Bioprinted Tumor May Lead to Breakthroughs in Brain Cancer Treatment
Researchers at Tel Aviv University (TAU) have 3D-printed a first-of-its-kind glioblastoma tumor that mimics a living cancer malignancy. The 3D-printed model may facilitate new treatments for this deadly cancer, which spreads quickly and erratically, making it difficult to treat using existing medical techniques. New drugs also could result in better patient outcomes, but lab-based drug development is time-consuming and doesn’t show how a treatment will work in an individual patient’s body. It’s believed that the fully functioning 3D model of a glioblastoma tumor created by researchers could offer new insights into effective treatment options and accelerate drug development.
Glioblastoma accounts for the majority of brain tumors and is highly aggressive — the average survival time of patients is 14 to 15 months from diagnosis. The 3D-printed model provides “unprecedented access to 3D tumors that better imitate the clinical scenario, enabling optimal investigation,” said lead researcher Prof. Ronit Satchi-Fainaro of the Sackler Faculty of Medicine, the Sagol School of Neuroscience, and the Director of the Morris Kahn 3D-BioPrinting for Cancer Research Initiative at TAU. “Cancer, like all tissues, behaves very differently in a petri dish or test tube than it does in the human body. Approximately 90% of all experimental drugs fail in clinical trials because the success achieved in the lab is not reproduced in patients.”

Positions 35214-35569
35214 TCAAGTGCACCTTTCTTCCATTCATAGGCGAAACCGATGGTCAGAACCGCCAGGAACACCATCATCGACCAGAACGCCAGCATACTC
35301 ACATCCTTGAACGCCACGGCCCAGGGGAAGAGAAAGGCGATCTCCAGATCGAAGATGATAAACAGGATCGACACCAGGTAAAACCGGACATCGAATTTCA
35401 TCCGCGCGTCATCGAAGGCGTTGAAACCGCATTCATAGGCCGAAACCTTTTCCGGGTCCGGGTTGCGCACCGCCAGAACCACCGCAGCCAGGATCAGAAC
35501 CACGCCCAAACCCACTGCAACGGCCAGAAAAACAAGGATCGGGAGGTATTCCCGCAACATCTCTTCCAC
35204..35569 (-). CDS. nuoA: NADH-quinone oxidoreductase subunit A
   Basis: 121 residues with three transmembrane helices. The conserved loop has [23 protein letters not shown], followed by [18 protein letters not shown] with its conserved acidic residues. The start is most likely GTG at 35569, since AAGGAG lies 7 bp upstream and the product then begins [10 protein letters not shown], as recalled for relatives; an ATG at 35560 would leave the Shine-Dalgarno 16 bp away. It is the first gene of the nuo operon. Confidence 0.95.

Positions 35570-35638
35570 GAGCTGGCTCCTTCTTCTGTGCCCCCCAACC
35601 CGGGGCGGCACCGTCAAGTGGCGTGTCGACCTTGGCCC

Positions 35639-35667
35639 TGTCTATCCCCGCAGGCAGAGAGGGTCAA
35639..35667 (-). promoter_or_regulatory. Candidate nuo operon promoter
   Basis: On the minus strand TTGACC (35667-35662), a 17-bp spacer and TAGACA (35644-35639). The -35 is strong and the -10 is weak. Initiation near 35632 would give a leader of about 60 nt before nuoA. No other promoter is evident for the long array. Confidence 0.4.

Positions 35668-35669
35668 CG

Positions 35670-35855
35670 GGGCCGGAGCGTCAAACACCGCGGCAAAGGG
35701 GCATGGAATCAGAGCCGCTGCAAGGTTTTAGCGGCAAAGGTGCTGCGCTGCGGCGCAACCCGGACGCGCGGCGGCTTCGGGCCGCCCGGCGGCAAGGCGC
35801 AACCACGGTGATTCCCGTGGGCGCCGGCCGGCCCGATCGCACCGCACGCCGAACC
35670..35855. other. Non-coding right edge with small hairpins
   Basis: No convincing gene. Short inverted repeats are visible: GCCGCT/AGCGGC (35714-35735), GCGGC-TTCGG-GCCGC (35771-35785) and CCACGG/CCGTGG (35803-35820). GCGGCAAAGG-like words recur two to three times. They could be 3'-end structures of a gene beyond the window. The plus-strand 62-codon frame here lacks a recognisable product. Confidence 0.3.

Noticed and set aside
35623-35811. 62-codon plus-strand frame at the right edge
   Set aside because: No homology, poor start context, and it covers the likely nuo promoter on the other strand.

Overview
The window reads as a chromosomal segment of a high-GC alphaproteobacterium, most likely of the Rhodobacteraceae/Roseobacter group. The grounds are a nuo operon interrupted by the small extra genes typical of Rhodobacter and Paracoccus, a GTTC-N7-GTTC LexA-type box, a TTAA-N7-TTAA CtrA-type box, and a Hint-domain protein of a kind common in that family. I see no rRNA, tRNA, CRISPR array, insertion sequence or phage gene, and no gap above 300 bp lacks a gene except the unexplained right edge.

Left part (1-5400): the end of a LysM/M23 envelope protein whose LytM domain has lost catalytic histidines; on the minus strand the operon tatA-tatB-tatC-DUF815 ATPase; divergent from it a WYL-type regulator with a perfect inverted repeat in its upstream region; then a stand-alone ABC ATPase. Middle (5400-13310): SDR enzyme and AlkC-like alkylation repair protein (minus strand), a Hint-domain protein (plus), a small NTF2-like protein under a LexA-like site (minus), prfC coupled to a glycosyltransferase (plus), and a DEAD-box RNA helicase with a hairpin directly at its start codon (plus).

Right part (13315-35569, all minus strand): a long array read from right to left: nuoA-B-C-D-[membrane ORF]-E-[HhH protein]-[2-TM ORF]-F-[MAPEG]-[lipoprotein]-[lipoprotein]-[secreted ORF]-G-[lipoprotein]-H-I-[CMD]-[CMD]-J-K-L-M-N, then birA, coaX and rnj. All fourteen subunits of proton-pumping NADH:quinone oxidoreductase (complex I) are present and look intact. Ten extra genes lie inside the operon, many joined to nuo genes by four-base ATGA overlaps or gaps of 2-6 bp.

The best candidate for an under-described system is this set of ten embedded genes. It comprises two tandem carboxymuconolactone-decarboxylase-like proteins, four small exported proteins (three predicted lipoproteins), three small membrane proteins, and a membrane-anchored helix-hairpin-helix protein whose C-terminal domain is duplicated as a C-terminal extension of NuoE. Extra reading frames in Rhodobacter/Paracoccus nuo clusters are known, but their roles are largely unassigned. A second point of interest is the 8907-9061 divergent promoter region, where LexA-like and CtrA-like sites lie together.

By taking a sample from a patient’s tumor along with surrounding tissues, researchers can bioprint 100 “tiny” tumors and test different drugs in various combinations to discover the optimal treatment for that specific tumor, explained Satchi-Fainaro in a news released posted on the TAU website. “Alternately, we can test numerous compounds on a 3D-bioprinted tumor and decide which is most promising for further development and investment as a potential drug.”
The breakthrough also allows identification of proteins and genes in cancer cells that can serve as new targets for drugs, a particularly difficult task when dealing with a tumor inside the brain of a living being, said the news release. For example, the researchers were able to use this technology to target a specific protein mechanism they had previously identified that causes the immune system to help glioblastoma spread, rather than attack deadly cancer cells. The experiment succeeded in delaying the growth and blocking the invasion of glioblastoma.
According to Satchi-Fainaro, this innovative approach will not only enable the discovery of new drug targets, but also enable the development of new drugs at a much faster rate than today. She hopes that in the future this technology will facilitate personalized medicine for patients.
The research has been published in the journal Science Advances.
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